From over 9 million mutations detected in the sample, Posthuma’s team identified 205 regions in DNA code linked with intelligence (only 15 of which had been isolated before), and 1,016 specific genes (77 of which had already been discovered).

According to the team, the genes that make for smartness also look to confer a protective effect to overall cognitive health, with the analysis finding a negative correlation with Alzheimer’s disease, attention deficit/hyperactivity disorder, depressive symptoms, and schizophrenia.

The intelligence genes were however correlated with increased instances of autism, and also longevity, suggesting people with these genetic underpinnings of high intelligence are more likely to live longer.

“Our results indicate overlap in the genetic processes involved in both cognitive functioning and neurological and psychiatric traits and provide suggestive evidence of causal associations that may drive these correlations,” the researchers write.

“These results are important for understanding the biological underpinnings of cognitive functioning and contribute to understanding of related neurological and psychiatric disorders.”

Japanese Crow Steals Credit Card to Buy a Train Ticket

The wonders of crow intelligence appear once again.

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We know crows are like, really smart, but are they use-a-credit-card-to-buy-a-train-ticket smart? Well, actually… maybe. One crow has been caught in the act of appearing to try just that after stealing a woman’s credit card in Japan.

In the video from Tokyo’s Kinshichō Station, originally posted to Twitter by user @kinoshi42155049, the corvid is filmed inspecting a ticket machine before hopping over to the customer at the next machine and stealing her credit card as her machine ejects it.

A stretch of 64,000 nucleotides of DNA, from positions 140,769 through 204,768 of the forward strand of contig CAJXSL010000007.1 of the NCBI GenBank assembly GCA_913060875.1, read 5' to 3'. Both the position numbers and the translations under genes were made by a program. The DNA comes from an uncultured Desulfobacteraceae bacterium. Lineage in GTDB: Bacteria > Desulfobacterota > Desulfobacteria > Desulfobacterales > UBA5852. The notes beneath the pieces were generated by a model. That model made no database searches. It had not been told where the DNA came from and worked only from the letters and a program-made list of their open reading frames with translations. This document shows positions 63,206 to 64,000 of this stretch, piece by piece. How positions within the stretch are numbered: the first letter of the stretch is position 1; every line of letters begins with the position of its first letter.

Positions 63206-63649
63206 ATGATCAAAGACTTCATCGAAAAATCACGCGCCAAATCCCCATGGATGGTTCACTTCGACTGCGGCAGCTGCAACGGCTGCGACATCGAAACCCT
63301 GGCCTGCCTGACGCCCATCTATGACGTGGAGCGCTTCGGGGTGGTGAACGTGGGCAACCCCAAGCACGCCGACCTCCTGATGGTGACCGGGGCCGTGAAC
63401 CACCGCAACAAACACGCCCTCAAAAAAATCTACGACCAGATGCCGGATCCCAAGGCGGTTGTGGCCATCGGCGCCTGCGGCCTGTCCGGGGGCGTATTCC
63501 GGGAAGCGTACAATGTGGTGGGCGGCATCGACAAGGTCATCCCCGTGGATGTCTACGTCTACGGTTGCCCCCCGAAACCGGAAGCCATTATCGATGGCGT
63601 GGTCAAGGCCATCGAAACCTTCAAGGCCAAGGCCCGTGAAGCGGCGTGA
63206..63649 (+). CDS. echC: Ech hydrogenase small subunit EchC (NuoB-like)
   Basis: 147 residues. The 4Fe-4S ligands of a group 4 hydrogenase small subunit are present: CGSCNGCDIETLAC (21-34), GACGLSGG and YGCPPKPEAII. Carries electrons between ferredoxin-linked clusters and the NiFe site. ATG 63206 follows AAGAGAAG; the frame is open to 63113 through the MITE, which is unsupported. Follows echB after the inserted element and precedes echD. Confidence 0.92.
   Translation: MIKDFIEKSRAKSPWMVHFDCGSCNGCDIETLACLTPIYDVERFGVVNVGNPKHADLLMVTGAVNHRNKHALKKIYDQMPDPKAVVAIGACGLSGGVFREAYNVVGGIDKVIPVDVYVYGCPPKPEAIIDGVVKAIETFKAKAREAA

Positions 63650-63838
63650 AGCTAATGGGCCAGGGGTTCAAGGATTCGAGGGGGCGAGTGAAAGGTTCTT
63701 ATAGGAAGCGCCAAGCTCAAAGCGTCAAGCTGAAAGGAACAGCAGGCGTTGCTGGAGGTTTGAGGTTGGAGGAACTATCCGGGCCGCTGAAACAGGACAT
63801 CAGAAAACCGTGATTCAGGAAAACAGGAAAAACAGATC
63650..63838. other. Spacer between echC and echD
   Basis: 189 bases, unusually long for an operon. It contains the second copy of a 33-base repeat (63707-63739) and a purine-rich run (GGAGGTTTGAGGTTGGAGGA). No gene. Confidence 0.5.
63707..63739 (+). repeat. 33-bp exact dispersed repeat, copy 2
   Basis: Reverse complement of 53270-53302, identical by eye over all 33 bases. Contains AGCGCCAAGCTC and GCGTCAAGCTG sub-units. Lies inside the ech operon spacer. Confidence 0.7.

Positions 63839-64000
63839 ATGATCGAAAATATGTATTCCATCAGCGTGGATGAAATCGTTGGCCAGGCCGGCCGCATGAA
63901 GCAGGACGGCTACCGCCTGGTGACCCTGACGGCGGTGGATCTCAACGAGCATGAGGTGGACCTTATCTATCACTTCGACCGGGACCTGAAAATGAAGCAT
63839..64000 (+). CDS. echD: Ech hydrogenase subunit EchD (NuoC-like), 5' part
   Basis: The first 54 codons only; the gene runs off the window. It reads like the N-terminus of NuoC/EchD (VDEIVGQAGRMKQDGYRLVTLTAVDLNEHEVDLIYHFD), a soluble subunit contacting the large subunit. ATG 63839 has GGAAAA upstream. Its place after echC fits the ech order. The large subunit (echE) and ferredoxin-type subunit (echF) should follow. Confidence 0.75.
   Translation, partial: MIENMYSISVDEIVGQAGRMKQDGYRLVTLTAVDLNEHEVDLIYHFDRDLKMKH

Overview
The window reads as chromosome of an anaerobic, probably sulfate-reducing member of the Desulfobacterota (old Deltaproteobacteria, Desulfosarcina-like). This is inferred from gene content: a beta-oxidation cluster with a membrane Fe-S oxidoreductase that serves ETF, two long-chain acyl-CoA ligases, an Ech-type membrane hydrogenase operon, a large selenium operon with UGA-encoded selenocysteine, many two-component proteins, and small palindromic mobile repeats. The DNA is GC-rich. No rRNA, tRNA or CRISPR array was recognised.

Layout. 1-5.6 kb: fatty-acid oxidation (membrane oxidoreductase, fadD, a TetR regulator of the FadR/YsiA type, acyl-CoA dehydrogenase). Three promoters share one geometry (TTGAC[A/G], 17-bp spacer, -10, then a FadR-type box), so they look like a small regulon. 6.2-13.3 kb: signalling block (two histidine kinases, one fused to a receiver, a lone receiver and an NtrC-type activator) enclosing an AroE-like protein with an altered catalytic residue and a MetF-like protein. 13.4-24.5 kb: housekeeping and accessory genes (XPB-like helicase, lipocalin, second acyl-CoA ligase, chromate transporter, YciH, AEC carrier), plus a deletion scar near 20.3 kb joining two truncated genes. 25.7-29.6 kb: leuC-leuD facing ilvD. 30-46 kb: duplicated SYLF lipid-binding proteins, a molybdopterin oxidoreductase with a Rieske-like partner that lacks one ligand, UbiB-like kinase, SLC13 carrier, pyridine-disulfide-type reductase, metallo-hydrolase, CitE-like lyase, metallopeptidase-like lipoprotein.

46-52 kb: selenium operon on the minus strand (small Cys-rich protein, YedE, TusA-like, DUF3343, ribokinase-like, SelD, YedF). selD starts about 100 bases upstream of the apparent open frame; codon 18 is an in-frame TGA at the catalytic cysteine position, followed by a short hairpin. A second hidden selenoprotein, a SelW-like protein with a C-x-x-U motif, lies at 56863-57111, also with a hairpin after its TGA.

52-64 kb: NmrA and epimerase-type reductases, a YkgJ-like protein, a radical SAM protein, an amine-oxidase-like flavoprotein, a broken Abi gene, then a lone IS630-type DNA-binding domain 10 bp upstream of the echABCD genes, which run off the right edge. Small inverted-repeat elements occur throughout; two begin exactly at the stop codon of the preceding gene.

It doesn’t seem to know quite what to do after that point, though – it’s possible that it just wanted the card because of the shiny hologram sticker. (Apparently, the crow did return the card to its owner.)

But there’s evidence that corvids can easily understand bartering. Not only are crows able to reason out cause and effect, ravens have shown they can plan for the future and barter for the items they might need to be able to obtain high-quality food later.

And inventor Josh Klein in the US created a sort of crow vending machine that dispenses peanuts when the birds insert a coin – the idea being to train wild crows to find lost coins in exchange for a snack. Guess what, it works.

Of course, in all of these scenarios the crows have been shown the basics, but there’s evidence that wild crows can work out problems all on their own – such as using the way traffic lights stop cars to drop nuts to be cracked open by the traffic when it starts flowing again.

They even craft their own tools out of sticks to obtain food their beaks can’t reach, and save their favourite tools to use again.

To be clear, there’s absolutely no evidence to suggest that the crow in this video knows what a credit card is for, or how ticket machines work… but, based on what we know of corvid intelligence, we wouldn’t be surprised if it was trying to figure it out.

You can read some more about the incredible smarts of these amazing birds here.

Research Into Crows Making Tools